Still Woman Enough. I knew if anyone told all, it would be her.
Loretta (with Patsi Bale Cox) writes about things she couldn't put in her first book, Coal Miner's Daughter. Why? Because her husband was still alive. And he ruled the roost in the Lynn home. In the book and movie, he was portrayed as a happy-go-lucky drinker and philanderer; harmless, even funny at times.
But there was a darker side to Doolittle Lynn.
As in her first book, Loretta writes about their marriage in 1948 when she was thirteen, his dumping her for another woman when she was pregnant with their first child, their reconciliation and move to Washington state where Doo found work as a farm hand.
And thus began the most miserable twelve years of Loretta's life.
While cooking, cleaning, washing, ironing, working her garden, canning, taking care of her children and sewing all of their clothes, she cleaned Doo's employer's house and cooked meals for thirty-six field hands each day. Her pay was a rent-free house for the family.
Doo was paid in cash, so he considered all of the money his. He took off on drinking binges for weeks at a time, leaving the family penniless. Loretta picked gallons of strawberries for money to buy groceries; when that ran out, she was forced to rely on Doo's employer for food. When there was no food left, she shot squirrels and rabbits to feed her children.
"I put up with it because of the kids," Loretta said.
But she's the first to admit it was Doo who bought her a seventeen-dollar guitar and forced her to sing in public.
"I could never have done it on my own," she said, "Whatever else our marriage was back in them days, without Doo and his drive to get a better life, there would have been no Loretta Lynn, country singer.
Loretta quickly rose to stardom, recording sixteen number one hits, Doo's shenanigans providing grist for songs such as Don't Come Home A'Drinkin' (With Lovin' On Your Mind) and Fist City.
"Every song that I wrote, you can bet that half of it was about him," she said.
Loretta said the happiest time in their marriage was when they toured the country together in 1960 to promote her first record, I'm a Honky Tonk Girl. They had a common goal and were working together.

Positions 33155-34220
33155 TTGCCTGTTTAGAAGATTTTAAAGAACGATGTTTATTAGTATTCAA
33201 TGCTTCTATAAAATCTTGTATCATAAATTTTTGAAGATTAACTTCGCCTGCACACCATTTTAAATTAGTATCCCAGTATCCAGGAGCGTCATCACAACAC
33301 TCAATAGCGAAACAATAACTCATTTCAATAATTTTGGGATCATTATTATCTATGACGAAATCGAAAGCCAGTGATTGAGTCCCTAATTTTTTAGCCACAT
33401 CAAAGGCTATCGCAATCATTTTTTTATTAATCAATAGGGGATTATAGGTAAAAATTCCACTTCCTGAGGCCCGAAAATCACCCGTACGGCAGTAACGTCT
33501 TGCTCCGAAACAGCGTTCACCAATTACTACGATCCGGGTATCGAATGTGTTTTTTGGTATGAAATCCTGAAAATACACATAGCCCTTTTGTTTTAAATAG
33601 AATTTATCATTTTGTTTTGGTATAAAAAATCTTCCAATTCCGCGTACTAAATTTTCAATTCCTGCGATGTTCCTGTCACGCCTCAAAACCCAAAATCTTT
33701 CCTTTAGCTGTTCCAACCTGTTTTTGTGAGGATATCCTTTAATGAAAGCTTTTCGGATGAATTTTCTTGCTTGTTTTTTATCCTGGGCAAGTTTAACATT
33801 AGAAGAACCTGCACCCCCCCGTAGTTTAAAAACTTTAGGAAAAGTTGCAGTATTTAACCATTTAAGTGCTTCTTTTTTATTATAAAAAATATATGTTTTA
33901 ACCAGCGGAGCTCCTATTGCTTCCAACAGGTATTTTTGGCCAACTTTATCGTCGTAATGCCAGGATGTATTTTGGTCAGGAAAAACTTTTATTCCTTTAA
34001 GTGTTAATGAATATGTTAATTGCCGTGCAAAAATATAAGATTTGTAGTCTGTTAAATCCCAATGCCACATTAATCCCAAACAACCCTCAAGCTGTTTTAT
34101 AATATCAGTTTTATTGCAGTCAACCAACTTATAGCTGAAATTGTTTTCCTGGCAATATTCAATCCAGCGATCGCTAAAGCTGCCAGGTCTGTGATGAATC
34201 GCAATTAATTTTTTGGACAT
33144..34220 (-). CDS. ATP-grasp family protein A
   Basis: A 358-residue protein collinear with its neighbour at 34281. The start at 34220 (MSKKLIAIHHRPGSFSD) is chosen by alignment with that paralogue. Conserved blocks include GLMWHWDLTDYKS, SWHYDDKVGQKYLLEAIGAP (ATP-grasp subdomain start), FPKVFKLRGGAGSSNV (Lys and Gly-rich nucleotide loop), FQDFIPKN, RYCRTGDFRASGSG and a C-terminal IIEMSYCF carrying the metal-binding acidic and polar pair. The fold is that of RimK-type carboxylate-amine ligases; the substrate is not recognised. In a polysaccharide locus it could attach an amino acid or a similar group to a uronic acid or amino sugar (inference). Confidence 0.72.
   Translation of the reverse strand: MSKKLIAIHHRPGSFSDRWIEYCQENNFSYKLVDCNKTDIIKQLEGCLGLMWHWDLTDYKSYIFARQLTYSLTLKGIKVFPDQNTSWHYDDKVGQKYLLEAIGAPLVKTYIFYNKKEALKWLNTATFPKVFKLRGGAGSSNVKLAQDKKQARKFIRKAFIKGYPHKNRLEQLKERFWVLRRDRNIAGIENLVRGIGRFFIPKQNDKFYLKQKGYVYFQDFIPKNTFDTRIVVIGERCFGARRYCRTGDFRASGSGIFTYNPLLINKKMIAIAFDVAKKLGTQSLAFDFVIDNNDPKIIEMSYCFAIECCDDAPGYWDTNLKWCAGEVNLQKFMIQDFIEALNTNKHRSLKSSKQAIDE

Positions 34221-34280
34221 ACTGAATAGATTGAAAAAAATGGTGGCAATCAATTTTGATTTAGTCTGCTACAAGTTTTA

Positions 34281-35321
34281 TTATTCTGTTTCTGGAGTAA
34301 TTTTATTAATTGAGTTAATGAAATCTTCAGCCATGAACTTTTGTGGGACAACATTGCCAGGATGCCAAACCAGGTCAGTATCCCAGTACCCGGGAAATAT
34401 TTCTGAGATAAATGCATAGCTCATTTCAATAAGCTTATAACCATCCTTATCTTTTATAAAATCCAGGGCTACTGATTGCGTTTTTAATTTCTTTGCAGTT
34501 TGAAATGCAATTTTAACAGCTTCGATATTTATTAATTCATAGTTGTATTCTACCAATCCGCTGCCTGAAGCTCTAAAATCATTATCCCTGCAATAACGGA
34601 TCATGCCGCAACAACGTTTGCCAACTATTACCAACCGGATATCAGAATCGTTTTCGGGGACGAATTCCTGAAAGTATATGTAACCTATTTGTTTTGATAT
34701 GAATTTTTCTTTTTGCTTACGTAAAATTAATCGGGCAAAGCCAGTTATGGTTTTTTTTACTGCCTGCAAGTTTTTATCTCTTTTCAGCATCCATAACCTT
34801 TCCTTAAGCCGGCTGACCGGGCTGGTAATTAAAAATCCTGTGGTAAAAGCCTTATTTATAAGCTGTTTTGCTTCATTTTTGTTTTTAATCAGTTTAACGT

But Doo was brutal and controlling. He beat Loretta, often calling her an "ignorant hillbilly,” and took charge of all of her earnings. While she was on the road (over 300 days a year), he was spending money faster than she could make it: swigging whiskey like it was going out of style, starting businesses that went belly-up, and sleeping with other women.
It was a lonely life for the singer, and when she was home she found it hard to fit into her family. "I felt like a money tree that had been shook," she said. "I never felt like I was needed, wanted, or anything. They all had their own lives."
Doo seldom accompanied her on the road, but every now and then he showed up unexpectedly. "He was checking on me," she said, "He thought I was two-timing him."
There is much more in her book: the loss of her son, Jack Benny (the darkest time in her life), the deaths of her parents, brothers, Conway Twitty, and Doo's illness and death. She cared for Doo night and day. And shortly before he died, in 1996, he apologized for all the misery he had caused her.
"I miss Doo," she said, "I miss him a lot."
Now, Loretta lives in the shadow of her own myth, running a dude ranch and tourism complex about an hour west of Nashville. She lives in a house behind the larger one that she shared with Doo. She never felt comfortable there, she says, because Doo's girlfriends were in the house when she was on the road.
Last year, she went home to Butcher Holler to decorate her parents' graves. "I looked around and I thought, `How did I get out of this place?' If it hadn't been for Doo, I'd still be back there."
After reading the book, I think she might have been better off.
All words and pictures © 2008 Brenda G. Wooley